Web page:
Transgender woman breastfeeds baby
A 30-YEAR-OLD transgender woman from the US has been able to breastfeed her baby in the first documented case of its kind.
The case study, which did not identify the woman, was reported in the journal Transgender Health by Dr Tamar Reisman and Dr Zil Goldstein from the Mount Sinai Center for Transgender Medicine and Surgery in New York.
The experimental treatment regimen included hormones, breast stimulation and an anti-nausea drug. After one month the woman was able to express "droplets", and after three-and-a-half months she was producing about 240mL of breast milk per day.
"She was able to achieve sufficient breast milk volume to be the sole source of nourishment for her child for six weeks," the study authors wrote. "During that time the child's paediatrician reported that the child's growth, feeding, and bowel habits were developmentally appropriate."
At six weeks, due to "concerns about insufficient milk volume", she began supplementing with formula. The woman, who had undergone feminising hormone treatments since 2011 and developed adult-sized breasts, first presented to the clinic when her partner was five-and-a-half-months pregnant.
"She explained that her partner was pregnant but not interested in breastfeeding, and that she hoped to take on the role of being the primary food source for her infant," the authors wrote. "This case illustrates that, in some circumstances, modest but functional lactation can be induced in transgender women."
In addition to increased doses of hormones oestrogen, progesterone and spironolactone and the use of a breast pump to stimulate her breasts, the woman began taking the anti-naseau drug domperidone, which has been reported to increase breast milk production.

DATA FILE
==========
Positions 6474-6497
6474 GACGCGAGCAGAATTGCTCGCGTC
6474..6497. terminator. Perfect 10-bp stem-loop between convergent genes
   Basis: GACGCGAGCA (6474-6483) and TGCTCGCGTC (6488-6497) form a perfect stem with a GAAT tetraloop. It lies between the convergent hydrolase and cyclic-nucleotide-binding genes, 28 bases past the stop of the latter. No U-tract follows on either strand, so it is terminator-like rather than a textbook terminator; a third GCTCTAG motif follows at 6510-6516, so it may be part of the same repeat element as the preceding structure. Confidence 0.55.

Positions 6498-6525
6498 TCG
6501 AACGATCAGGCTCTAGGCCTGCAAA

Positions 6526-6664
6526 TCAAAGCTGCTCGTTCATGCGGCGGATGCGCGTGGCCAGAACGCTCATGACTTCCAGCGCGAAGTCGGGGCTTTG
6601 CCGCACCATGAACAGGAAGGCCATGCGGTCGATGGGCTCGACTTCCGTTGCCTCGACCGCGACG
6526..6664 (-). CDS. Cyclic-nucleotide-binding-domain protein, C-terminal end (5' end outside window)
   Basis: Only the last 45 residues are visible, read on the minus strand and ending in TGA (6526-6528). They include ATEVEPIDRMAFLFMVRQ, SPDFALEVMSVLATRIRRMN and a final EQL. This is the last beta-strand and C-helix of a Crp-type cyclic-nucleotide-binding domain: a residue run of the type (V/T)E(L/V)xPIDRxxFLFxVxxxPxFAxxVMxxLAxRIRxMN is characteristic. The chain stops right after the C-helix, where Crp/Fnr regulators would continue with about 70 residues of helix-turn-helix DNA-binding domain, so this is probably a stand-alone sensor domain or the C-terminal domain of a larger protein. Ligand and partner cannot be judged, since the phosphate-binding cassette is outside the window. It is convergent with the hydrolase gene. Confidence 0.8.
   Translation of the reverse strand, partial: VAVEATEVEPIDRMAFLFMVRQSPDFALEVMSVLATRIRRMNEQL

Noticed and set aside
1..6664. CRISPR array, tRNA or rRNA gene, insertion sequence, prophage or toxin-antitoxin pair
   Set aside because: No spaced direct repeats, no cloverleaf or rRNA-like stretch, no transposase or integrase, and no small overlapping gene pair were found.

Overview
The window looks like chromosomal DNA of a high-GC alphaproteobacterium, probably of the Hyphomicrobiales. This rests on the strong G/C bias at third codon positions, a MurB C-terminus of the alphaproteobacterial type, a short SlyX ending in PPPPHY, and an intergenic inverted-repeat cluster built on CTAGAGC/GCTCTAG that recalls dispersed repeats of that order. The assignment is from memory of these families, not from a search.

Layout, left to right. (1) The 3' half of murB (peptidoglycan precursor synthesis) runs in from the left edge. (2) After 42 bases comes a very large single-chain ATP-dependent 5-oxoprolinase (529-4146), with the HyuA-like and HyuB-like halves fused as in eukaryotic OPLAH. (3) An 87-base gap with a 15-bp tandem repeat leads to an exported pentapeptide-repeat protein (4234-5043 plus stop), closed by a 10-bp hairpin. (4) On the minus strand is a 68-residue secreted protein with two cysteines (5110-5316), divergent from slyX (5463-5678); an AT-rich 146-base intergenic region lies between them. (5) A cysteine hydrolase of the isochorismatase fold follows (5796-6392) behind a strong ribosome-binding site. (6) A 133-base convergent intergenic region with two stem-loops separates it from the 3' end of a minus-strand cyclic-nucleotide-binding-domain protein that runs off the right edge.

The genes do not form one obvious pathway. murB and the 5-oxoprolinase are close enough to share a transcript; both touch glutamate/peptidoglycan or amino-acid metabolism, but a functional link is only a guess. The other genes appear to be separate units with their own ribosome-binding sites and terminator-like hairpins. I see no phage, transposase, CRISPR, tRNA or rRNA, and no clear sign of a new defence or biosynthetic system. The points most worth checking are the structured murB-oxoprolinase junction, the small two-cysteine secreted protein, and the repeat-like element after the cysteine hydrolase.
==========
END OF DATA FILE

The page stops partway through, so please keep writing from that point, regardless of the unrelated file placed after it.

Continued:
She had to purchase the drug from Canada, however, as the US Food and Drug Administration banned the drug in 2004 citing public health concerns and warning it could "expose a breastfeeding infant to unknown risks".
"Although domperidone is approved in several countries outside the US to treat certain gastric disorders, it is not approved in any country, including the US, for enhancing breast milk production in lactating women and is also not approved in the US for any indication," the FDA said at the time.
"In several countries where the oral form of domperidone continues to be marketed, labels for the product contain specific warnings against use of domperidone by breastfeeding women and note that the drug is excreted in breast milk that could expose a breastfeeding infant to unknown risks.
"Because of the possibility of serious adverse effects, FDA recommends that breastfeeding women not use domperidone to increase milk production."
Speaking to Vice, Dr Reisman said the case was important because it showed "transgender healthcare, which has historically really been underground, is now moving to mainstream medicine".
"Basically, our framework was this," she said. "We give hormones and medications to create a hormonal environment to mimic what pregnancy does to the body. We mimic delivery. Then we do whatever we can to keep prolactin levels high so breastfeeding can continue."
Dr Reisman conceded that "part of the risk was of the unknown". "What doesn't exist in the literature is, for example, a nutritional breakdown of breast milk in transgender women," she said.
But she said both the mother and the baby were healthy. "I last saw the baby around the six-month mark," she said. "At that point, he was really cute. And everything was going well."
Dr Madeline Deutsch from the University of California, herself a transgender woman with a six-month-old baby, told New Scientist the practice could not be recommended because it was not clear whether transgender breast milk had the same components as that of gestational mothers.
She said the long-term impact on the baby in measures such as IQ was unknown. "I am very sad not to be able to breastfeed [my baby] and at the same time I did not consider doing this for the above reasons," she said.